Early in The Menu, director Mark Mylod’s beautiful, intricate dark comedy set amid the trappings of exclusive restaurant culture, a character explains that, for him, art doesn’t matter. Films aren’t important. Neither are books, paintings or music. Food, he tells us, is the purest and best art form, because a great chef’s medium is “the raw materials of life and death.” Like just about every piece of dialogue in the film, written with fiendish joy by Seth Reiss and Will Tracy, it’s both funny in the moment and unexpectedly profound in the larger context of The Menu’s dark game. Yes, the enigmatic master chef at the heart of film is playing with the raw materials of life and death on his plates—seafood, fungi, roast chicken, flash-frozen microgreens and plenty of artful foam—but the menu he’s developed, and the film that depicts it, is also dealing with the raw materials of human human life and death. The list of ingredients is long, the techniques complex, but everything is whipped like egg whites into something so light and airy you barely notice the bitterness until it smacks you in the teeth. The restaurant at the heart of this heady recipe is Hawthorne, a fabulously expensive establishment run by the demanding, precise Chef Slowik (Ralph Fiennes, sharp as carbon steel) from a private island where all the ingredients are local and a seat at the table will set you back more than a grand. Hawthorne serves just 12 diners per service, and on the night we journey to the island, they include everyone from a couple of regulars (Judith Light, Reed Birney) to a renowned and famously hard-to-please food critic (Janet McTeer) to a fading movie star trying to build a second career as a travel show host (John Leguizamo). The film is interested in each of these personalities to varying degrees, but turns particularly sharp focus on Margo (Anya Taylor-Joy) and Tyler (Nicholas Hoult), a mismatched couple with very different views of what they’re about to experience. Yes, all the ingredients are treated with care, and the film’s early developments are placed with the precision of a single sprig of chives tweezed onto a plating, but the film’s dark secret is that it’s not here to be subtle. Its true strength is not in tweezers, or carefully engineered molecular gastronomy, but in the furious swipes of a cleaver coming at your head. The complexity, both tonally and visually, is there to tease out the film’s black genre heart, and it’s that heart that makes The Menu a delicious and deeply filling experience that will make you beg for a second helping.—Matthew Jackson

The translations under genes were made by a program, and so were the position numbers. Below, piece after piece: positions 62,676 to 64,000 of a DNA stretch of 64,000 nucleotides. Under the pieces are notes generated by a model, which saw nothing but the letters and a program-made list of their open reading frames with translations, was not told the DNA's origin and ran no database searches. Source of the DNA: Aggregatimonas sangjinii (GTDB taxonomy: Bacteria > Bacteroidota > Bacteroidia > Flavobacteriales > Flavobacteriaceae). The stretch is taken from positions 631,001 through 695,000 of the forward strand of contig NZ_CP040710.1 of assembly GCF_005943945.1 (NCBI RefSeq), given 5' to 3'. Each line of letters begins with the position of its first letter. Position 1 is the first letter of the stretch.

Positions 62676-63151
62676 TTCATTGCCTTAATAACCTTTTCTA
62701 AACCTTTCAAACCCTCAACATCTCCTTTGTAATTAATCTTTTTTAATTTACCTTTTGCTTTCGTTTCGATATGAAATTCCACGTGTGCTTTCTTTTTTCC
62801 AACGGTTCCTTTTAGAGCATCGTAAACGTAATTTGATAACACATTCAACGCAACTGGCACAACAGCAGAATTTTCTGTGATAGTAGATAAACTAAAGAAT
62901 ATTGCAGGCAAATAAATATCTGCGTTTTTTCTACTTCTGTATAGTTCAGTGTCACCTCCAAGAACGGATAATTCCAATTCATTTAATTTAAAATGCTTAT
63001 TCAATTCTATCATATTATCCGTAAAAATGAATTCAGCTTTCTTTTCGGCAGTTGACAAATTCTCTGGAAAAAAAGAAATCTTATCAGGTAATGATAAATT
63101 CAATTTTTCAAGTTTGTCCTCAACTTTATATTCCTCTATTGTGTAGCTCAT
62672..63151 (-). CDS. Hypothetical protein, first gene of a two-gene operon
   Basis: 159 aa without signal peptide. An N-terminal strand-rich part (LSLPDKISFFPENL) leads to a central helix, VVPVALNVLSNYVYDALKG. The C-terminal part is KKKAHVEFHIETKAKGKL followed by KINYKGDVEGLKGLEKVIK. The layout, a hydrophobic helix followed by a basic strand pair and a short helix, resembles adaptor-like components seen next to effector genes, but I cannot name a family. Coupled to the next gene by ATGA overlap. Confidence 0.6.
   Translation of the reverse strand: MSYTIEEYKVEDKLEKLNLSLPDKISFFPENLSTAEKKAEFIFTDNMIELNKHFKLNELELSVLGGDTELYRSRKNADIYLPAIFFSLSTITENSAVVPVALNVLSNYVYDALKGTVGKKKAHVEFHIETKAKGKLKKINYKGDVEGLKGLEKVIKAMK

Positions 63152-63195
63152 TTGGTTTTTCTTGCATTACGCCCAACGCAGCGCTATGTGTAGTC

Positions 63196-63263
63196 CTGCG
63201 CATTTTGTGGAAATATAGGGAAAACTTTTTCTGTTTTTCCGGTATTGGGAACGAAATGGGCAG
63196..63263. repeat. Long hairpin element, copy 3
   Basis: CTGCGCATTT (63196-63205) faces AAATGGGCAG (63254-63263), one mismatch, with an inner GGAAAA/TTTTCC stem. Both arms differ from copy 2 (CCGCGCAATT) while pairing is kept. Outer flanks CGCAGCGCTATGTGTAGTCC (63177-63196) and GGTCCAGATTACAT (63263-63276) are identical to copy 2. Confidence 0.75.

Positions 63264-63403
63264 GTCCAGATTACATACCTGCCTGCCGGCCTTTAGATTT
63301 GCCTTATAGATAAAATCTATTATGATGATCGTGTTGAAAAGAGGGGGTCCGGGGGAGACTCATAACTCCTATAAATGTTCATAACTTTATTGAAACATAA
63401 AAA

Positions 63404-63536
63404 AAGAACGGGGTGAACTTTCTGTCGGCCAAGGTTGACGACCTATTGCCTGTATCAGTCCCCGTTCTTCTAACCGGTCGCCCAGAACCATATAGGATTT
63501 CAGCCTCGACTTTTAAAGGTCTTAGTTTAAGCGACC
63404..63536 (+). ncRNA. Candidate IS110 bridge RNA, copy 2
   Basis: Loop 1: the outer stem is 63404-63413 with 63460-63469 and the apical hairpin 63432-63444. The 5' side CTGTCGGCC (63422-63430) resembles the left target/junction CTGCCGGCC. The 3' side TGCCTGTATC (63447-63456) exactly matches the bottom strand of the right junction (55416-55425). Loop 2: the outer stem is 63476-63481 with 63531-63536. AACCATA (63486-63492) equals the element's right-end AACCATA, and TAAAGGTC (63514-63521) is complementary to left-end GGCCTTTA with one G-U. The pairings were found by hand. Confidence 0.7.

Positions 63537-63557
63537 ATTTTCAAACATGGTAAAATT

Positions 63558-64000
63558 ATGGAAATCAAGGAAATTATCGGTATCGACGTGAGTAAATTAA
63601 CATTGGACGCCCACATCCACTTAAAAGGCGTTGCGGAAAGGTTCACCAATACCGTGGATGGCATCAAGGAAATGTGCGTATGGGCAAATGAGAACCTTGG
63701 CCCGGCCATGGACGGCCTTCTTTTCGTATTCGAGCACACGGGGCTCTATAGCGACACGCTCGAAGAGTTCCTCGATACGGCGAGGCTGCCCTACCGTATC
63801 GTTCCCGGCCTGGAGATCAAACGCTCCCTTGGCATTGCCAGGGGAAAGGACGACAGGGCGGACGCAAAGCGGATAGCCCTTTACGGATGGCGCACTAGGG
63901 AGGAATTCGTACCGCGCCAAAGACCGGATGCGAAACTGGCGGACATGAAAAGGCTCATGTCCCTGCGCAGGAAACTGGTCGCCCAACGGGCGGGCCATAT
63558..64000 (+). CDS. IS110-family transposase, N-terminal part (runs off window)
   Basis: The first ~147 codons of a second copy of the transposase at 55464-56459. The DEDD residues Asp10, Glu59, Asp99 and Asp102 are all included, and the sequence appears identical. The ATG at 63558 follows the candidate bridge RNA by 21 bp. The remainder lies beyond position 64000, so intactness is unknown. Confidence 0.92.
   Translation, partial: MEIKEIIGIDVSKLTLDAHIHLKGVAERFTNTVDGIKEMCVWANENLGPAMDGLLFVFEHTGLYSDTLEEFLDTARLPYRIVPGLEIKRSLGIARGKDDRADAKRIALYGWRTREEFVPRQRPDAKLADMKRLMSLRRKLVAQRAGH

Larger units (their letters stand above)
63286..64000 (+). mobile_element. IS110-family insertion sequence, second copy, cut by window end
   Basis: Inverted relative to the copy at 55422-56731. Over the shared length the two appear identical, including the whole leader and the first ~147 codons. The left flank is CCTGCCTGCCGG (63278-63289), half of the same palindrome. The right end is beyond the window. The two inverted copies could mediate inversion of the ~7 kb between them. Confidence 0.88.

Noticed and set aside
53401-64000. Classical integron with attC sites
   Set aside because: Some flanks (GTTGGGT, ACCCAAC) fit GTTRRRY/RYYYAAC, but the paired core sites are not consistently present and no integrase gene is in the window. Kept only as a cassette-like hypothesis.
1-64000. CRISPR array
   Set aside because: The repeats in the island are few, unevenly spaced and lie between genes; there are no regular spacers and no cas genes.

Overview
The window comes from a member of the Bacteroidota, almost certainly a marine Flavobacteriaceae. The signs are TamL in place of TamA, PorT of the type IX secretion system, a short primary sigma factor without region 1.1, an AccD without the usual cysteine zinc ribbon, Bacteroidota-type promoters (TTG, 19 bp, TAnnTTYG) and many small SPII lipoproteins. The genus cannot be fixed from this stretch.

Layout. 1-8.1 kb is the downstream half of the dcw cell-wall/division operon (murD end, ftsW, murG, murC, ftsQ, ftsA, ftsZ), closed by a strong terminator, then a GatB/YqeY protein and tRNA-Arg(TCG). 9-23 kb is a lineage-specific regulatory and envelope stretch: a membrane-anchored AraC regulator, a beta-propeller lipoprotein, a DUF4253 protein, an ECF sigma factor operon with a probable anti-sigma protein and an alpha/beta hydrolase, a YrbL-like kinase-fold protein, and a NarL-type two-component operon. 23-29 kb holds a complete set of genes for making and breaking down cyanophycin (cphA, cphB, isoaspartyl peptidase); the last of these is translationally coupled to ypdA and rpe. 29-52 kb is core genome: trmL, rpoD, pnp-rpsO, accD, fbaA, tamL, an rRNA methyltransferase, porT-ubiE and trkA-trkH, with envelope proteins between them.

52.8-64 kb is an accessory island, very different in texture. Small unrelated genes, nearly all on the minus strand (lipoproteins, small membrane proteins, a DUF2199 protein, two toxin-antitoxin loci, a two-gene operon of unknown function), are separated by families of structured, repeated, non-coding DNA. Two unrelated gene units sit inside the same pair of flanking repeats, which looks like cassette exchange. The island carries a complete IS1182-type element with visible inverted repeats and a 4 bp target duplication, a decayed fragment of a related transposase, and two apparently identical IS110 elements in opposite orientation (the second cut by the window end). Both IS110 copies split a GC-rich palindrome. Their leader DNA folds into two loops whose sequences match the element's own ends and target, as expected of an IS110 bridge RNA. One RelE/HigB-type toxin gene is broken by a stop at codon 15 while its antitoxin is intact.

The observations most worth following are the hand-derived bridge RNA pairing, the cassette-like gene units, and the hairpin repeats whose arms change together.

5. The Banshees of Inisherin

Release Date: October 21, 2022
Director: Martin McDonagh
Stars: Colin Farrell, Brendan Gleeson, Kerry Condon, Barry Keoghan
Rating: R
Runtime: 114 minutes